Abdorrahman Boroumand Center

for Human Rights in Iran

Omid, a memorial in defense of human rights in Iran
One Person’s Story

Seyed Hossein Seyed Sadidi


Nationality: Iran
Religion: Presumed Muslim
Civil Status: Single


Date of Killing: July 10, 1995
Location of Killing: Baghdad, Iraq
Mode of Killing: Extrajudicial shooting

About this Case

Information regarding the extrajudicial killing of Mr. Seyed Hossein Seyed Sadidi was published on the websites of Sima-ye Azadi (July 11, 2021), Mojahedin’s martyrs (April 07, 2008), and Pishtazan Rah-e Azadi – Gilan Province (July 11, 2017).

According to the available information, Mr. Seyed Sadidi was born in Ziabor area of Some’e Sara in Gilan in 1951. He was a teacher and was a supporter of Mojahedin Khalq Organization* since the 1979 revolution. After the June 20, 1981 event, he was in hiding for a while. He was then deployed to the border areas of Iraq in 1983 and had a governing responsibility within the organization since the establishment of The National Liberation Army of Iran.  

Mr. Seyed Hossein Seyed Sadidi’s Death

According to available information, Mr. Seyed Sadidi and two of his brothers in arm, Mr. Yarali Gartabar Firuzja'i and Ebrahim Salimi, were riding in a car on July 10, 1995, when individuals riding in a cab opened fire on their car, killing Mr. Seyed Hossein Seyed Sadidi in Baghdad. The attackers also fired on their car with an RPG 18.

Mojahedin Khalq Organization’s Reaction

A communique issued by the Mojahedin Khalq Organization office in Baghdad stated: “This terrorist network was run directly by Nader, Yarahmadi, the Iranian regime’s Embassy’s Second Secretary in Baghdad, who was a high-ranking officer in the regime’s Ministry of Information.”

Officials’ Reaction

There is no information regarding the Islamic Republic officials’ reaction to Mr. Seyed Sadidi’s death.

Family’s Reaction

There is no information regarding Mr. Seyed Sadidi's family’s reaction to his death.


* The Mojahedin Khalq Organization (MKO) was founded in 1965. This organization adapted the principals of Islam as its ideological guideline. However, their interpretation of Islam was revolutionary and they believed in armed struggle against the Shah's regime. They valued Marxism as a progressive method for economic and social analysis but considered Islam as their source of inspiration, culture, and ideology. In the 1970s, the MKO was weakened when many of its members were imprisoned and executed. In 1975, following a deep ideological crisis, the organization refuted Islam as its ideology and, after many of its members were killed and the purge of other Muslim members, the organization proclaimed Marxism as its ideology. This move created a tense and critical atmosphere among the Muslim activists and sympathizers of the MKO, and finally led to pronouncement of the Marxist-Leninist Section of the Mojahedin Khalq Organization in 1977. In January of 1979 the imprisoned Muslim leaders of the MKO were released along with other political prisoners. They began to re-organize the MKO and recruit new members based on Islamic ideology. After the 1979 Revolution and the establishment of the Islamic Republic, the MKO accepted the leadership of Ayatollah Khomeini and supported the Revolution. Active participation in the political scene and infiltration of governmental institutions were foremost on the organization’s agenda. During the first two years after the Revolution, the MKO succeeded in recruiting numerous sympathizers, especially in high schools and universities; but their efforts to gain political power, either by becoming appointed officials or elected by the people, were strongly opposed by the Islamic Republic authorities.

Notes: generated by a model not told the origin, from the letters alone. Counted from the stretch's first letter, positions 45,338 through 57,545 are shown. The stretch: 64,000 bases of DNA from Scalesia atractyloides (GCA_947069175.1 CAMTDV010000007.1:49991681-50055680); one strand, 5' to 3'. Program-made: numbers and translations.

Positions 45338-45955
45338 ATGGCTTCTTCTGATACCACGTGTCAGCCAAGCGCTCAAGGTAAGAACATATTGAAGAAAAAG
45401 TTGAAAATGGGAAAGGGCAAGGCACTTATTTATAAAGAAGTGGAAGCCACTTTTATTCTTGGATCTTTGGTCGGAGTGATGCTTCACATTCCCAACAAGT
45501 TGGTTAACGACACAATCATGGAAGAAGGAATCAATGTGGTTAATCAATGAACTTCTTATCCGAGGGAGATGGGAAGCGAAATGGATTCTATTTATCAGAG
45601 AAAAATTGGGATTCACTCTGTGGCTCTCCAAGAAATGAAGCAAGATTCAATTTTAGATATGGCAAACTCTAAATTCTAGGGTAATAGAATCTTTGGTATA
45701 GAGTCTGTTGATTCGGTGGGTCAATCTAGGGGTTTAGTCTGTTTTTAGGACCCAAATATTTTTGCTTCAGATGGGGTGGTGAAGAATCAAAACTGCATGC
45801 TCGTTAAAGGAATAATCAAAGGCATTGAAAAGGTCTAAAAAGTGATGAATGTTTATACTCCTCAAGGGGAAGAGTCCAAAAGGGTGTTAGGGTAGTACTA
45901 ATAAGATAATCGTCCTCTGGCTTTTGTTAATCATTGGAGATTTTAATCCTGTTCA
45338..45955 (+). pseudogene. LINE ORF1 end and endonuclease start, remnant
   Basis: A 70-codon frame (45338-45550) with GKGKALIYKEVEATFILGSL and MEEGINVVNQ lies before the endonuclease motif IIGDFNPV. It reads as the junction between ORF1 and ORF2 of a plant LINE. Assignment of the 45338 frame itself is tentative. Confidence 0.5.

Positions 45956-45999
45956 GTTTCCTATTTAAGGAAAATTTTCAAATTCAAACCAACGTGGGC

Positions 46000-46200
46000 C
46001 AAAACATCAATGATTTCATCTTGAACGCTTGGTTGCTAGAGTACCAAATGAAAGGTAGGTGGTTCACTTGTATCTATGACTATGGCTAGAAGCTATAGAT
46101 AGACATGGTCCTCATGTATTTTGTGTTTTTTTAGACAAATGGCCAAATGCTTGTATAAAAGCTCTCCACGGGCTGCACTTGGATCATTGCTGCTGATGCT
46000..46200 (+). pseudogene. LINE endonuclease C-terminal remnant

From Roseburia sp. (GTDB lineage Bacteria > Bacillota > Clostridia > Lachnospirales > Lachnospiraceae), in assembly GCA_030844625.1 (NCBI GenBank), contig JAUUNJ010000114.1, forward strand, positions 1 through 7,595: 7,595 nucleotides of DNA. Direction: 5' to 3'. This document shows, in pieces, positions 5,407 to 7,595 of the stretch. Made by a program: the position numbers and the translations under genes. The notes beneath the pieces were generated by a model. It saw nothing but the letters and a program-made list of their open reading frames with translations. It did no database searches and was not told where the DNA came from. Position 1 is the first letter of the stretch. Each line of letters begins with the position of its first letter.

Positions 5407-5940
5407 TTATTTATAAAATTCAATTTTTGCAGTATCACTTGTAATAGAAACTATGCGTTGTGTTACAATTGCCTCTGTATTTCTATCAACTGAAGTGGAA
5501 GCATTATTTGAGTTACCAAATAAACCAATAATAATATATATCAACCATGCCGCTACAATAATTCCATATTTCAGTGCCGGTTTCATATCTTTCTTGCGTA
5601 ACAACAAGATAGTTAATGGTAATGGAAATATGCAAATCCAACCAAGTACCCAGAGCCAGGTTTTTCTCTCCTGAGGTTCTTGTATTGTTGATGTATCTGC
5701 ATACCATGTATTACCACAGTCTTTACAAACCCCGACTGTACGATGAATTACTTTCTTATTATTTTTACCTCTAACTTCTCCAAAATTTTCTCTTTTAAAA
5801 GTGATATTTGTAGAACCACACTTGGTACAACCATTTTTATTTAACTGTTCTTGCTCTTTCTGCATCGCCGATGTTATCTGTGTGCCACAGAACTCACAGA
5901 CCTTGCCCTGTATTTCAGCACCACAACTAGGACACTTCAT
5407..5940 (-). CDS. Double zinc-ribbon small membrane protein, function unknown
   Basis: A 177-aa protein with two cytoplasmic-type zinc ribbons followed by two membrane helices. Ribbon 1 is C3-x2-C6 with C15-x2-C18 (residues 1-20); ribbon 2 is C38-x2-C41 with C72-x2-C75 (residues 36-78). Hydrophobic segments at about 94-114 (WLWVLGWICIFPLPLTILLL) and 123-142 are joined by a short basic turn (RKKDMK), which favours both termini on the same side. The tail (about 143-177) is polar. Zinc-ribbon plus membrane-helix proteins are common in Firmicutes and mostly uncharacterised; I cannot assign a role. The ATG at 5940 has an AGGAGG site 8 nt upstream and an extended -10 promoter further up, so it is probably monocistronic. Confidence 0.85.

The exclusion of MKO members from government offices and the closure of their centers and publishing houses, in conjunction with to the Islamic Republic authorities’ different interpretation of Islam, widened the gap between the two. Authorities of the new regime referred to the Mojahedin as “Hypocrites” and the Hezbollahi supporters of the regime attacked the Mojahedin sympathizers regularly during demonstrations and while distributing publications, leading to the death of several MKO supporters. On June 20, 1981, the MKO called for a demonstration protesting their treatment by governmental officials and the effort to impeach their ally, President Banisadr. Despite the fact that the regime called this demonstration illegal, thousands came to the streets, some of whom confronted the Revolutionary Guardsmen and Hezbollahis. The number of casualties from the demonstration is unknown but a large number of demonstrators were arrested and executed in the following days and weeks. Following that day, the Islamic Republic regime started a repressive campaign – unprecedented in modern Iranian history – and thousands of MKO members and sympathizers were arrested or executed. On June 21, 1981, the MKO announced an armed struggle against the Islamic Republic and assassinated a number of high ranking officials and supporters of the Islamic regime over the next weeks and months.
In the summer of 1981, the leader of the MKO and the impeached President (Abolhassan Banisadr) fled Iran to reside in France, where he founded the National Council of Resistance. After the MKO leaders and many of its members were expelled from France, they went to Iraq and founded the National Liberation Army of Iran in 1987, which entered Iranian territory a few times during the Iran-Iraq war. They were defeated in July 1988 during their last operation, the Forugh Javidan Operation. A few days after this operation, thousands of imprisoned Mojahedin supporters were killed during the mass executions of political prisoners in 1988. Ever since the summer of 1981, the MKO has continued its activities outside of Iran. No information is available regarding members and activities of the MKO inside the country. 

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